5) Usage of our Credit Card everywhere – We did have to take out a lot more cash than we were anticipating, there were a ton of places that didn’t take credit card. There were also a ton of places that said they would take credit card, but wouldn’t when your bill was low. We also encountered several scenarios in which the payment systems were just old and couldn’t handle our US credit cards.
6) Paying 3-4 Euros for a Soda – 1 Euro = 1.4 Dollars. You can do the absurd math. I don’t really drink a lot of soda, but I guess we really take this one for granted.
There were also some things that I didn’t miss:
1) People yelling at people that don’t speak English! – I mentioned this while we were in Prague, and experienced it again on the airplane. The flight attendant starting yelling and vigorously waving her arms because she thought these people in the seat in front of us didn’t speak English (even though I think they did). It made her seem arrogant, and it was difficult to watch.
2) US Travel security protocols – We were in and out of over 9 ports/stations over this trip, and only the ones in the US required finger prints and photos to be taken of each and every non-US Citizen. It did make me feel more secure, but it also made me feel bad for the non-US Citizens that had to be printed. Nowhere else in our travels required anyone to go through as rigorous security scanning as in the US airports.
And there are definitely some things that I will miss about Europe:
1) Good public transportation – We really enjoyed getting around easily and affordably. I know that there are a lot of cities in the US that have great transportation (DC, New York, Chicago, etc.) but we have never lived there, nor have we really spent a whole lot of effort looking into how to use the local transportation. I think that after this trip, we are more inspired to give public transport some extra effort though!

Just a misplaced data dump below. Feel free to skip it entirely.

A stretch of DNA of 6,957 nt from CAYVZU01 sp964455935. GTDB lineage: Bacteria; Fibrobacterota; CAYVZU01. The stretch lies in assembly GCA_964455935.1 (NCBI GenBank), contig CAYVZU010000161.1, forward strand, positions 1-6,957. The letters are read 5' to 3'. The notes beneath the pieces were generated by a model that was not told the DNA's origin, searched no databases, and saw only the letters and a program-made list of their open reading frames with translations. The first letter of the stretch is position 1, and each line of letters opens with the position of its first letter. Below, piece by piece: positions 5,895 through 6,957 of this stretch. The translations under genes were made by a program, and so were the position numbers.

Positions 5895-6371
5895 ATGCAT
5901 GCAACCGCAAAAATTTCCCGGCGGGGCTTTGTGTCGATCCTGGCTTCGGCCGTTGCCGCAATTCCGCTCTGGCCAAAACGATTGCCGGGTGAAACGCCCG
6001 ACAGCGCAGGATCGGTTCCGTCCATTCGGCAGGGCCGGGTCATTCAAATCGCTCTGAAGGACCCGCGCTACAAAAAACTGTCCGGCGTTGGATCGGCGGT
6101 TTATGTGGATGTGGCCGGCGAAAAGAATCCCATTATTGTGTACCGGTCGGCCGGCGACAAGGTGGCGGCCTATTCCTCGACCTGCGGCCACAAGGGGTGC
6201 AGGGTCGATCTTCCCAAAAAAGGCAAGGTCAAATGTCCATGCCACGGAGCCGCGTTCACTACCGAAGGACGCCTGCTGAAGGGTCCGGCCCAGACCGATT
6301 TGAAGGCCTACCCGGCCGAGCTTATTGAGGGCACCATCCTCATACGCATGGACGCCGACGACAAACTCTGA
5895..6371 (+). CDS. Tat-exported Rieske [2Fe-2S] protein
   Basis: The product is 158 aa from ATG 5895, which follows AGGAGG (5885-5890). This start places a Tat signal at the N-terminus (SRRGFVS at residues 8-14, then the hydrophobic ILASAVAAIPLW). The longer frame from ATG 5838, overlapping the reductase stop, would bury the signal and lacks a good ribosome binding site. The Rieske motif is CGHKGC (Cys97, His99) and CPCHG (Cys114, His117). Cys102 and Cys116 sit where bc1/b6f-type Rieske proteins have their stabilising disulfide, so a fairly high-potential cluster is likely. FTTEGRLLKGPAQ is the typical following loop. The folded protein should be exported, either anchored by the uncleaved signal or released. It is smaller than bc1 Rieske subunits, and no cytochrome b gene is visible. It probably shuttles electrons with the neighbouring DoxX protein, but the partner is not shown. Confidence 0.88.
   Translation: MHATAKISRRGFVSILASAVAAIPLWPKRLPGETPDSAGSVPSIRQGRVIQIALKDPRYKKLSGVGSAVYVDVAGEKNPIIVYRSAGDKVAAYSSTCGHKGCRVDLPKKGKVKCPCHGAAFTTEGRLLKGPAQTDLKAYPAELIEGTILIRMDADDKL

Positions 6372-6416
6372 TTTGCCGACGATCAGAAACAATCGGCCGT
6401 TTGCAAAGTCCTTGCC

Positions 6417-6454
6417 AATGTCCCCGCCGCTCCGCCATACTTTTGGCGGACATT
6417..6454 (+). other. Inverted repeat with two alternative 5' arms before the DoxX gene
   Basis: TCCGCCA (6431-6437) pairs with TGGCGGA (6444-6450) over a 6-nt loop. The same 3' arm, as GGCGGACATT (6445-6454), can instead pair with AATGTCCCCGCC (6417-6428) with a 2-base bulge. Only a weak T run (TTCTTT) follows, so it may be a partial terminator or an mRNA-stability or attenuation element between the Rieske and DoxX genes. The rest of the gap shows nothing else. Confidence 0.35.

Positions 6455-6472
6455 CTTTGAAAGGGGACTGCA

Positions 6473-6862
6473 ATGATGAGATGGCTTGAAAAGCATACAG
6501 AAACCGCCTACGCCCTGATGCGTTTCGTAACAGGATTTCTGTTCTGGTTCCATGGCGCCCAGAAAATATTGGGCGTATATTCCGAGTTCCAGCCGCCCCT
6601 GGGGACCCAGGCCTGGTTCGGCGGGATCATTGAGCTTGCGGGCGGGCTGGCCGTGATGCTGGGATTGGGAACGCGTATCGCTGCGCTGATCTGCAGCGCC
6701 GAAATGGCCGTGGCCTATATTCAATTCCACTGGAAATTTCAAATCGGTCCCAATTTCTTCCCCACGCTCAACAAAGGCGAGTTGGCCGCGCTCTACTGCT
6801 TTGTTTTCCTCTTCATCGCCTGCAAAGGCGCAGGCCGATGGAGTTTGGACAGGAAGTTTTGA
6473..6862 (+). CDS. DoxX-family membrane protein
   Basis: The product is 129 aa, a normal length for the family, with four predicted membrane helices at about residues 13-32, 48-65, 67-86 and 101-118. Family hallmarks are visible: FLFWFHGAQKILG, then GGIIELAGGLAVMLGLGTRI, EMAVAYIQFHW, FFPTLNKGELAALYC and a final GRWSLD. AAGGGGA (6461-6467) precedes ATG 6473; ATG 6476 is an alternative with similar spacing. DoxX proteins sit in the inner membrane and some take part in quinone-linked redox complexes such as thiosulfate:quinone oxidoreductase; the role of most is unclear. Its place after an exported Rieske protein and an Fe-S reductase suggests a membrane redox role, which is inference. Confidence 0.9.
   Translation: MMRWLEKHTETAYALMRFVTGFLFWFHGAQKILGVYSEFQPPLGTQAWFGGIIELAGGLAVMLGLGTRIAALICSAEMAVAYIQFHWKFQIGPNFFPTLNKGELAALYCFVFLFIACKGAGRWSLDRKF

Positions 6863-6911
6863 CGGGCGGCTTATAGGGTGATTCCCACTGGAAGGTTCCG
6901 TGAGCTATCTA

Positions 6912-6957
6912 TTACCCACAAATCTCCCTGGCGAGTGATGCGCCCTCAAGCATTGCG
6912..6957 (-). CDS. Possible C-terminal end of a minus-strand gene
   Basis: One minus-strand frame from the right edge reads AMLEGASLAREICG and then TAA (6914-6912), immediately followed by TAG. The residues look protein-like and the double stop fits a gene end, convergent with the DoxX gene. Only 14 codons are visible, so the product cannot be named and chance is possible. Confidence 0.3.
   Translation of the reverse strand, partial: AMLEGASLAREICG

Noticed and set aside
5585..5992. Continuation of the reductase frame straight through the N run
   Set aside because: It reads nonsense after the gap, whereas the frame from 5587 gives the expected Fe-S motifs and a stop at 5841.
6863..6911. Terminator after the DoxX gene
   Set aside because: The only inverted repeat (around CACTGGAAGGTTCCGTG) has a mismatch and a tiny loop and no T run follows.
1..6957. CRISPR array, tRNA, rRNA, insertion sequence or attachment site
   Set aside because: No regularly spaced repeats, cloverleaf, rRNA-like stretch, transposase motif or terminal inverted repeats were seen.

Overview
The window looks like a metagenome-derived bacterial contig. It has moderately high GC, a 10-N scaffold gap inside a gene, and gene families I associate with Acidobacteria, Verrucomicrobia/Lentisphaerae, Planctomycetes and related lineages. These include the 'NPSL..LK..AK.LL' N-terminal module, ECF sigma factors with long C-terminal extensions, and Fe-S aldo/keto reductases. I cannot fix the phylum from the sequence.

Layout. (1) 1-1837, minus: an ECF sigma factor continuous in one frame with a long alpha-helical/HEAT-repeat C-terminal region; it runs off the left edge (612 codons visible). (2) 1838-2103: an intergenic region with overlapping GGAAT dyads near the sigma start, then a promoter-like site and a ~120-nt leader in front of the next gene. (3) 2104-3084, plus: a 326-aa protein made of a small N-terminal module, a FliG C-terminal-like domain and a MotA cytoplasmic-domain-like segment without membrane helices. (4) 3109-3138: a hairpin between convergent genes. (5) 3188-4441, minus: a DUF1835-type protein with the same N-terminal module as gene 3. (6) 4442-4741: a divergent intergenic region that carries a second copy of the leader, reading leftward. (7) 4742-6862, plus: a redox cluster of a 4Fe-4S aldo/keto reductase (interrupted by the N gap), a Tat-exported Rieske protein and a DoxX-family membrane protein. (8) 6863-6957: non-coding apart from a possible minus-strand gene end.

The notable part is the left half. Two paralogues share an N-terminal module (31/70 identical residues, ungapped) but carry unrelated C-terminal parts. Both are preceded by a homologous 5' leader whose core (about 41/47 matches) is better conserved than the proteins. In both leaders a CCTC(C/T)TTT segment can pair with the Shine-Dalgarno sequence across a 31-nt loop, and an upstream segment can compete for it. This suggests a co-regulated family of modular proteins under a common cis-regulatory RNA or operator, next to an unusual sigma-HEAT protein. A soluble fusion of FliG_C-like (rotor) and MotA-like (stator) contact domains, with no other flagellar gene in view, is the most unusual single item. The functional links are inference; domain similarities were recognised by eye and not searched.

2) Not having a cell phone – This isn’t really a Europe-specific thing, everyone in Europe had cell phones (just like the US) except us. And don’t get me wrong, I love my cell phone, but there was something about being so disconnected for 30 days that was really nice! I wasn’t always checking for a new email, or looking up meaningless crap as the day went along. It was refreshing, and nice, though probably not a habit that I will maintain after our return.
3) Street food – Always an adventure, and usually delicious (and cheap). Though when it comes to sanitation, it is not a topic of which I want to ask too many questions.
4) Non-industrialized trades and shops – In the US, it feels like everything is about making money! There were several spots in our travels (restaurants, shops, etc) that just felt like they were tradition! Mom and Pop were still running their businesses!
5) Sharing uninterrupted meals with Ryan – We seem to always distracted by something, cell phone, email, Googling, reading blogs, forums, etc. But it felt really nice share good convocations over uninterrupted meals.
Our honeymoon was an adventure of a lifetime! We are so happy that the stars aligned for us to be able to make this beautiful and culture-filled experience happen. The things we experienced over the last 4 ½ weeks are priceless memories that we will never forget. Thank you to all of our friends and families that contributed to our travels through our Honeyfund (www.honeyfund.com) and generous wedding gifts!